I want the best for my children. As a mother to my young sons, I want to be the best version of myself and reflect Jesus in my words, actions and behavior. The reality is, however, I don’t do this very well. My brokenness, immaturity, fear, and pain can sometimes show more than I show Jesus and His love.
In spite of my shortfalls, I aim to develop Christ-like character, and by God’s grace, there are times I accomplish my goal. Admittedly, I feel that I fail more than I succeed. Just this morning, I was snapping at my boys as I was busily trying to get them through their morning routine and out the door for school. This was a rough morning; more than one of us ended up in tears!
As parents, there are numerous reasons we fail to reach our parenting goals to raise joyful, healthy, and vibrant children. First, painful triggers, which are the result of unprocessed pain from the past which invades the present moment without asking my permission. Often, I am not even aware my past is hindering me in the present. (1)
Fears are the next obstacle that hinders us from reaching our parenting goals. These may vary from fears over how our children will turn out to concerns over what others will think of us. Maybe we feel afraid we are not enough.
Next, we have reactive parenting, which is reactivity to how we were raised and our determination to do it differently without the healthy example of a new way. We don’t know who we want to be exactly, we simply know who we don’t want to be! These are just a few ingredients that derail us from our goals and knock us out of relational mode along the way.
It is all too easy to parent out of reactivity. We vow, “I will never be like my parents!” This ingrained assertion has been the mantra of many a new parent. Unfortunately, in saying this, we have an example of what we don’t want to be, but we lack clarity for the kind of parent we do want to be. When we draw our conclusions based on the type of parent we don’t want to be, we easily swing too far to an extreme.
If we feel our parents were too harsh, for example, or didn’t understand us, or were too rigid, it is easy to declare we will not repeat their mistakes. “I will not be tough on my children!” Or “I will be my child’s friend so they will like me. I will give them understanding and grace.” Or “I will give my child space to figure out who they are and what they like to do.” On the surface, this all sounds pretty good.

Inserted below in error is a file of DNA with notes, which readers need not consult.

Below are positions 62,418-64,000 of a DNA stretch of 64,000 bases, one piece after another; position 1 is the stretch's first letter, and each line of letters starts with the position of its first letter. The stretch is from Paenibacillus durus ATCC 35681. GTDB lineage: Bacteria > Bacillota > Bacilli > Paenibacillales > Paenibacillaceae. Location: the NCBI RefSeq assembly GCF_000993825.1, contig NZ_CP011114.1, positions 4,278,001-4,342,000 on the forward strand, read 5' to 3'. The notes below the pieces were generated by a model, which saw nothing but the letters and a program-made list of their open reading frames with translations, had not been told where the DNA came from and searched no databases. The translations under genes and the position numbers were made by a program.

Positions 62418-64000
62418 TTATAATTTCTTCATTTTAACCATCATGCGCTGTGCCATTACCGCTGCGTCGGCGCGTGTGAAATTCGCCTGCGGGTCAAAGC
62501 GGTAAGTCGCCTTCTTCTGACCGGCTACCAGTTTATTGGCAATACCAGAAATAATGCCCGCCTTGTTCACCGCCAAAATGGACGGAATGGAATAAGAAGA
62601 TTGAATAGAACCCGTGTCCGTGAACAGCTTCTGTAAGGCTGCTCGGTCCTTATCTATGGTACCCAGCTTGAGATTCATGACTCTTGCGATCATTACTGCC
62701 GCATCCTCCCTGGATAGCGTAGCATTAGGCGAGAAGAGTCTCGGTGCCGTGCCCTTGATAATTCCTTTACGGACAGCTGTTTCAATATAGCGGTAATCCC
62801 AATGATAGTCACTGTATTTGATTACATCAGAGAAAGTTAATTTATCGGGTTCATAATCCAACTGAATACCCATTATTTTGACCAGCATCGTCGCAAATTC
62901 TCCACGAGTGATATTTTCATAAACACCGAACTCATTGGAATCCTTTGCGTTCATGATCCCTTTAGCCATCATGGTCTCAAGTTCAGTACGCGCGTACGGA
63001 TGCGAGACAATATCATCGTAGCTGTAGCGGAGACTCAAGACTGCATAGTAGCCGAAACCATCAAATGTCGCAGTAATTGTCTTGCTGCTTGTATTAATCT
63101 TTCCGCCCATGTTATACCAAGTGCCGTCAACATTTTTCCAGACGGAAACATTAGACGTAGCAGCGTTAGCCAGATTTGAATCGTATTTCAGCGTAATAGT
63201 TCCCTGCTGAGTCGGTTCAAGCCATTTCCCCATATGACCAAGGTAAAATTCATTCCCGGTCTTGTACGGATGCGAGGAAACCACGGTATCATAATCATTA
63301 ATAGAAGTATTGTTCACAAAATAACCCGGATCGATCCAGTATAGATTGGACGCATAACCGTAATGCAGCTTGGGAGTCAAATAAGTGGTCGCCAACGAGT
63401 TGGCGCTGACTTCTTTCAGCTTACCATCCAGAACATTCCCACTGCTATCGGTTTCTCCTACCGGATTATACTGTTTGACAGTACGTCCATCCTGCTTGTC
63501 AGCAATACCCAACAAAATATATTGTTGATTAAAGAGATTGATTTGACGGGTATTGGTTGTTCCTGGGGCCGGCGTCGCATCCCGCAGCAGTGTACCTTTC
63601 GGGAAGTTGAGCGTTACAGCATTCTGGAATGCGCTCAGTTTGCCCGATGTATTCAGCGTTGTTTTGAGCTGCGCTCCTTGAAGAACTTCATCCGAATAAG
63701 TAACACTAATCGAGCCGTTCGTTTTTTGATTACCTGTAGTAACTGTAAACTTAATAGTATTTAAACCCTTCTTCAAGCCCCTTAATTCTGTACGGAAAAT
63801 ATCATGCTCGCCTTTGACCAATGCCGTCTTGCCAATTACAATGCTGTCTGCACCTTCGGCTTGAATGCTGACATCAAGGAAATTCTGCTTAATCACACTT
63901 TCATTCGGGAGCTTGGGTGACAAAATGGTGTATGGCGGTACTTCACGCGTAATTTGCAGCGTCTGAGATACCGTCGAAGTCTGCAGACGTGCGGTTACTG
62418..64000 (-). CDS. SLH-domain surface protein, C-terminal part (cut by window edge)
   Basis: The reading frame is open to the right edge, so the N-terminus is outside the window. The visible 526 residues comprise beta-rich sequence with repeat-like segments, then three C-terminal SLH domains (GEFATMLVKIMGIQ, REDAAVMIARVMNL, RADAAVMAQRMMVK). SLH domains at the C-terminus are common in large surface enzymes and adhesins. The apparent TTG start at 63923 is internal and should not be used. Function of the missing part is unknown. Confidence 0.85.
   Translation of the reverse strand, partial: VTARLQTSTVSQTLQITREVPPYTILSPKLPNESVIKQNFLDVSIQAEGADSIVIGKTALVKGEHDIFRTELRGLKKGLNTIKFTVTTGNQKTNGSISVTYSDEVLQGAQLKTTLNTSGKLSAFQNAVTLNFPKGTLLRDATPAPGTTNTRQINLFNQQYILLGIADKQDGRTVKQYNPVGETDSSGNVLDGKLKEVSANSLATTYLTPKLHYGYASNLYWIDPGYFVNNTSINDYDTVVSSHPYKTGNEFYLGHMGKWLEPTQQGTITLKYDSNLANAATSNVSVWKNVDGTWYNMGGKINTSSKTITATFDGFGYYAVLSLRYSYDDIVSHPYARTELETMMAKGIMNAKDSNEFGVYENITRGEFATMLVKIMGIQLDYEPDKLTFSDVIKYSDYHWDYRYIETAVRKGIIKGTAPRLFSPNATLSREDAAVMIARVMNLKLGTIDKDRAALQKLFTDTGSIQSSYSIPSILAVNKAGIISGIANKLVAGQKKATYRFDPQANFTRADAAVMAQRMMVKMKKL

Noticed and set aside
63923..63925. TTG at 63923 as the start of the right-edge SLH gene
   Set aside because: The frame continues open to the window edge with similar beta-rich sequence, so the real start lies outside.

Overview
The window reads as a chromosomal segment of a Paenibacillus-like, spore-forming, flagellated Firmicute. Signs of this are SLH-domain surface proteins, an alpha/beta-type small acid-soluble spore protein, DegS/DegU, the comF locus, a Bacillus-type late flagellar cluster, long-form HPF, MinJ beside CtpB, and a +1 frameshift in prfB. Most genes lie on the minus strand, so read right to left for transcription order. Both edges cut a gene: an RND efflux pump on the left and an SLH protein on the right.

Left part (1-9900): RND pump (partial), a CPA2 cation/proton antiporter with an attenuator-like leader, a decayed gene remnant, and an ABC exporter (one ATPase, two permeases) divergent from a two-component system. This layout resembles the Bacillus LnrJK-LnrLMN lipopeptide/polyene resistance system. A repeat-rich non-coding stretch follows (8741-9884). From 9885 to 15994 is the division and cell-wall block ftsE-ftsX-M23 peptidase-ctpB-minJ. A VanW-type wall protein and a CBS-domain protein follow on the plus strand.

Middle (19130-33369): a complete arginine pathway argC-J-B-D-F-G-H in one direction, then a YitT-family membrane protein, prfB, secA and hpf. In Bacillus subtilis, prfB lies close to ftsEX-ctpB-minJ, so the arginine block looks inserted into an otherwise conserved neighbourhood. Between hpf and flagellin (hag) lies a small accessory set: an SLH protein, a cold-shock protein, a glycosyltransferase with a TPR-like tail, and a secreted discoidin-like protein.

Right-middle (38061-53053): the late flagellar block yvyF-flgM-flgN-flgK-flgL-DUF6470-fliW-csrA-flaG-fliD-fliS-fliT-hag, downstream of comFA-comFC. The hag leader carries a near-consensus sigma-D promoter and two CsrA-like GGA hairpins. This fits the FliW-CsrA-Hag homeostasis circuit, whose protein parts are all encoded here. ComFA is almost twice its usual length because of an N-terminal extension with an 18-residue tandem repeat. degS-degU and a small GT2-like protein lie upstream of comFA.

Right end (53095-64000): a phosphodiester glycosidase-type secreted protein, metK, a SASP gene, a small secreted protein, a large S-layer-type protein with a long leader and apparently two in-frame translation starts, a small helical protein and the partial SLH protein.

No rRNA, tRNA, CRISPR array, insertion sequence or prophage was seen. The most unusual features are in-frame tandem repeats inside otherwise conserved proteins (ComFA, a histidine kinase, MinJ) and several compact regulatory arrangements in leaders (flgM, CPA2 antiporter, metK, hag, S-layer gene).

When we have clear examples of what it looks like to have a joyful, healthy family, though, this process goes much better. It is when we lack examples, a support system, and relational skills that we become vulnerable to extremes. For instance, letting your children have everything they want, planning your life around their desires, and avoiding saying “No” is asking for trouble. We may give our young children unlimited screen time, no bedtimes, and no negative consequences, which is a great recipe for producing entitled children who lack the earned maturity and fortitude to do hard things. At the risk of sounding like an alarmist, these conditions can breed addictions, compulsions, insecure attachment, mental disorders, and more. At the least, we are robbing them of valuable life skills and simply not preparing our children to navigate the rocky terrain of this world. While our intentions may be good, the results of parenting from our pain only create more pain down the road for our children. This pattern is a sad, self-fulfilling prophecy.
There are times my sons feel something I do or say is unfair. In their distress, they will say, “When I am a daddy, I will be different with my kids!” I have heard them say this when I refuse their request for candy, ice cream or sweets. In fact, our boys sometimes say, “Mommy, this is unfair! When I am a daddy, I will let my kids eat as much ice cream as they want.” Hopefully, as they grow older, they will learn that unlimited ice cream is not very satisfying.
In last week’s blog we looked at how structure, boundaries, and opportunities for upset are not only good but essential for the development of our children’s character. In addition to setting limits, in order to parent well, we need to be in relational mode. We need compassion for the upset our limits cause, and we need to synchronize with our children in their distress—the very distress we have created.
No matter the root of the problem in our parenting style, we can talk with Jesus about the pain from our childhood that can lie just beneath the surface of our decisions and motivations as parents. (2) We also need other parents who can join us and with whom we can share strategies and ask questions. We need a group where we can be honest about our weaknesses and fears, where we share our successes and failures and learn from each other. We find inspiration and hope by hearing stories of creativity from other parents.
This week, I pray you will find grace for yourself during moments of failure. May you interact with Immanuel about the roots of your unpleasant parenting moments. All of us fail as parents, some of us daily! So, the goal is not “perfect parenting” but “repair parenting,” where we mend and patch the gaps once something goes south. Just like this morning as my sons were walking out the door, I apologized for being snappy. I then shared that Jesus and I were going to talk in hopes of getting rid of the “Snappies” before they got home from school.
1 – Read Outsmarting Yourself by Dr. Karl Lehman for more on this.